This is the point that I would say the movie reaches its final (and most exciting) act. Thanos, who has followed the Avengers from the past, blows up the compound and sends Past Gamora and Past Nebula to retrieve the Infinity Stones. He then waits amidst the devastation for the inevitable showdown. Whilst the other Avengers are pinned down in the rubble, Captain America, Thor and Iron Man confront Thanos. Due to his time travelling adventure, Thor now has both Mjolnir and Stormbreaker in his possession, leading to him feeling rejuvenated and possibly more powerful than ever before. The image of the lightning coursing around his body as he held both weapons was already enough to give me goosebumps, and yet, there was still two more scenes to come that would blow it out of the water. During the fight, Thanos has knocked Iron Man and Captain America away, pinning Thor down to the ground with Stormbreaker. Just as things begin to look dire for the God of Thunder, we see Mjolnir crash into Thanos from behind, but it is clear that Thor wasn’t the one controlling it. We then see the hammer slowly lift from the ground and return to the person who threw it: Captain America! It is very rare that a scene in a movie gets me so excited that I literally hang by the edge of my seat, but there was no denying how much of an impact it had on not only me, but other people in the cinema. Thor then remarks that he always knew Captain America was worthy of Mjolnir, which refers back to Avengers: Age of Ultron, where Captain America attempts to lift the hammer and it shakes just visibly enough for Thor to notice. With a renewed pace, the fight continues and Captain America wields Mjolnir in perfect synchronicity with his own shield as if he had rehearsed it before. Eventually, Thanos once again gains the upper hand, and Captain America is stood on his own against Thanos and his army (An homage to a similar scene that actually happens in the comic books.) As all hope seems lost, Captain America hears the voice of Falcon in his earpiece calling his name and uttering the words ‘On your left’. Suddenly on cue, portals begin opening around him, out of which emerge the Avengers who had previously been wiped away from the ‘snap’. We see Spider-Man, Black Panther, the Wakandan Army, Doctor Strange, Falcon, Scarlet Witch, Winter Soldier, the Guardians of the Galaxy and the Wasp all join the fray, along with the other Avengers who were trapped under the rubble. A breathtaking panoramic shot of the Avengers is then seen before Captain America summons Mjolnir to his hand and says the famous line ‘Avengers Assemble’. The two armies charge into each other and we see various interactions between the main characters, including a heartwarming reunion between Iron Man and Spider-Man as the former eagerly embraces the latter. From that point on, it’s a frantic mission to push back Thanos’ army whilst also making sure he does not get his hands on the Infinity Stones. In a scene that caused quite a stir (intentionally or otherwise) the female Avengers all band together to keep Thanos away from Captain Marvel as she escorts the Nano Gauntlet away. Whilst it came off as slightly cheesy, and arguably overly PC in some people’s eyes, I enjoyed the scene as did showcase the power of the female characters that sometimes on the whole get sidelined. Captain Marvel then fights the Mad Titan and holds her own extremely well, considering that Thanos has obtained the Gauntlet at this point. Utilising the Power Stone however, he blasts her away from him, thus removing the suspicion that fans had been harbouring of Captain Marvel completely stealing the show and solving the problems all by herself. With a look of desperation and a raise of his index finger, Doctor Strange confirms to Iron Man that this is the winning scenario he had foreseen in Infinity War. Taking the hint, Iron Man confronts Thanos and amidst the action manages to take the Infinity Stones back from him. In a moment that will be remembered for years to come, he references the first Iron Man movie and declares ‘I am Iron Man!’ before snapping his fingers and decimating Thanos and his army. But of course, the cost is too high. Iron Man loses his life in the process, which many fans had been expecting to see for quite a while. When the battle is done we see Iron Man’s funeral which is attended by his loved ones, friends and teammates. Thor decides to put Valkyrie in charge of New Asgard, before he joins the Guardians of the Galaxy. Captain America is tasked with returning the Infinity Stones to the places in time where the Avengers took them from, but when the Hulk attempts to summon him back, he is shocked to discover that Captain America has not returned. It is then that Falcon and Winter Soldier discover an old man sitting at a nearby park bench. Approaching the bench, Falcon discovers that it is in fact Captain America, who returned to the point when he was frozen in time and lived a long ordinary life with Agent Peggy Carter. He then hands Falcon the shield and requests that he picks up the mantle of Captain America. I was surprised but happy with this ending for the character, as if anyone has deserved the right to live an ordinary life, it would be Captain America, and in various moments throughout the movies, it is hinted that this is the one thing he secretly longs for.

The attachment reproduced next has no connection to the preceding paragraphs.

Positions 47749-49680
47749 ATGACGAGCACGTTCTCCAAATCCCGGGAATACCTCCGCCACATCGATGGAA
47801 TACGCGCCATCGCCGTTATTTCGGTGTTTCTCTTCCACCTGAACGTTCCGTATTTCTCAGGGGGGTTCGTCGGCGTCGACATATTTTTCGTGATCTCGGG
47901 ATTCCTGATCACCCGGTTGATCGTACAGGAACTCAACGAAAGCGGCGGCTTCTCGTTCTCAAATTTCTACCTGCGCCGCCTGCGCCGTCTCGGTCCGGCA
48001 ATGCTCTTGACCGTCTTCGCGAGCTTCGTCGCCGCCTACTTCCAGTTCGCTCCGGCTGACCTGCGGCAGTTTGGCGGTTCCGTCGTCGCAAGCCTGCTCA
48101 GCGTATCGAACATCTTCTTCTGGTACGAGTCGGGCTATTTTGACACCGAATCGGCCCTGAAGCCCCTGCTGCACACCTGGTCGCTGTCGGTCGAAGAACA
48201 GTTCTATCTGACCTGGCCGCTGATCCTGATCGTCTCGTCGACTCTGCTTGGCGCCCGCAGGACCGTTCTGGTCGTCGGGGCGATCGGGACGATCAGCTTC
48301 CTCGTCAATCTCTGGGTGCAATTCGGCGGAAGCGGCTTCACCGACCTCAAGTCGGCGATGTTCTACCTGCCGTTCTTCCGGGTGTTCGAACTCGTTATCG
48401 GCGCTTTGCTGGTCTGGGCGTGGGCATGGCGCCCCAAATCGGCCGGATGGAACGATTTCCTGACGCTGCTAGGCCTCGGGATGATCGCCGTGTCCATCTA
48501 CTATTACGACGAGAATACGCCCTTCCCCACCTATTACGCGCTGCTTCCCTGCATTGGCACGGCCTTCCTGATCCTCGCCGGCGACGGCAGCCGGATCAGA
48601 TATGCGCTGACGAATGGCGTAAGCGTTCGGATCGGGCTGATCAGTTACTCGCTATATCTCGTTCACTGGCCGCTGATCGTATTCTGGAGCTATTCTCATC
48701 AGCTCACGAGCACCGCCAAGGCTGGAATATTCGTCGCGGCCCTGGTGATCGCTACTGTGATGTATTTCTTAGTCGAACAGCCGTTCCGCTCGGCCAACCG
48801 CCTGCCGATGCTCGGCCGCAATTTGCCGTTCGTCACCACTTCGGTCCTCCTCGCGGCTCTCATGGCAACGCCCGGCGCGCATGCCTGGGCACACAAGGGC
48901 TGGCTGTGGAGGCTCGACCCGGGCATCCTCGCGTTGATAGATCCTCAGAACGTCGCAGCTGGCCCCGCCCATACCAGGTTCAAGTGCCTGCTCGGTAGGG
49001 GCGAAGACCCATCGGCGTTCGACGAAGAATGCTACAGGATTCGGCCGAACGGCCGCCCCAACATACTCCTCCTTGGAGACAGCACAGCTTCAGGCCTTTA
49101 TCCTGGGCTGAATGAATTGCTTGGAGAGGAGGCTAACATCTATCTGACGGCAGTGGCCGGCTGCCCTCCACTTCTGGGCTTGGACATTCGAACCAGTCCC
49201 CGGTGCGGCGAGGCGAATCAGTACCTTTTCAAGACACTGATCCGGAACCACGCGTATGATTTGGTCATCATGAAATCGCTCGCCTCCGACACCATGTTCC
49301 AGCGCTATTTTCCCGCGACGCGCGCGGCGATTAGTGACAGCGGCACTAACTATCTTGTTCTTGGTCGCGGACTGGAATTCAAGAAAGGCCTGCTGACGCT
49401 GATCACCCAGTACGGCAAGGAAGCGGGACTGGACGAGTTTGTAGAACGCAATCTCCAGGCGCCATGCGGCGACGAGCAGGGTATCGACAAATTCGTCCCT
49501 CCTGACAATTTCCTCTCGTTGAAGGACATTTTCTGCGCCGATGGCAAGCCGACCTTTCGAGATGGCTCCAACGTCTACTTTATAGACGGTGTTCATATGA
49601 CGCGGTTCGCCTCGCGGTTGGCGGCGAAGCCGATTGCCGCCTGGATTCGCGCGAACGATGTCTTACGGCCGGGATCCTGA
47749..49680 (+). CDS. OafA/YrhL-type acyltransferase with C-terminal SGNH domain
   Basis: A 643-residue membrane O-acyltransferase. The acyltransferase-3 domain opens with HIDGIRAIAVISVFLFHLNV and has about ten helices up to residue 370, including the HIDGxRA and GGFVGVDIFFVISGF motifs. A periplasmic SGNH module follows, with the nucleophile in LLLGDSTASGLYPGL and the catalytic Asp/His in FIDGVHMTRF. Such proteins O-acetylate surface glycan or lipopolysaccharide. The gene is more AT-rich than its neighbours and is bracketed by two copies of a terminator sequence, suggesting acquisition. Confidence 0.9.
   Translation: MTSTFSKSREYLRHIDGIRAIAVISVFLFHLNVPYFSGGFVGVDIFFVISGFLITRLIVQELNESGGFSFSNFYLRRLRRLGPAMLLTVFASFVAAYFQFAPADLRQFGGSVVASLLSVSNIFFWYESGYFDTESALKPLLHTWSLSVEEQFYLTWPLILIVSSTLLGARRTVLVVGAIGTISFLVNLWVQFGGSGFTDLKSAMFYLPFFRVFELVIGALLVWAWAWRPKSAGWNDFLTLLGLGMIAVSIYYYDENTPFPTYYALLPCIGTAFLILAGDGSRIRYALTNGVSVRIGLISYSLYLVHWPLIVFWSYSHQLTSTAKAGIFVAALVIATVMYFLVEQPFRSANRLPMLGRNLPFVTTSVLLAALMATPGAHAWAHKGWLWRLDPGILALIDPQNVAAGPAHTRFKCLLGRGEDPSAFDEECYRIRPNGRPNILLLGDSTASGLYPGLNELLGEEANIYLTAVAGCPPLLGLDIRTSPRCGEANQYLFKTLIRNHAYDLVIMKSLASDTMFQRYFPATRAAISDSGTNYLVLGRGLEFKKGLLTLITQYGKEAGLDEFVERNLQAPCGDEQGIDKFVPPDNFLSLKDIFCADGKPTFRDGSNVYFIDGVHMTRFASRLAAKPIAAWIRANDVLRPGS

Looking back at the film, it would be safe to say that it is most definitely one of the best movies that Marvel has ever made. The only reason why I would not outright declare it to be the best is that I feel that this movie doesn’t stand on its own for those who have not seen previous Marvel movies. Whilst anyone can enjoy the quality of the movie itself, I do feel like it is mainly catered to fans that have been on the cinematic journey of the past decade to truly treasure. All in all, I consider Avengers: Endgame to be an excellent swansong to the current phase of Marvel movies. If not for a few moments of slow pacing during the first act of the movie, and the fact that we did not get to see a dramatic Hulk vs Thanos rematch that was sorely needed, I would say that it is perfect. I give Avengers Endgame 9.5 out of 10.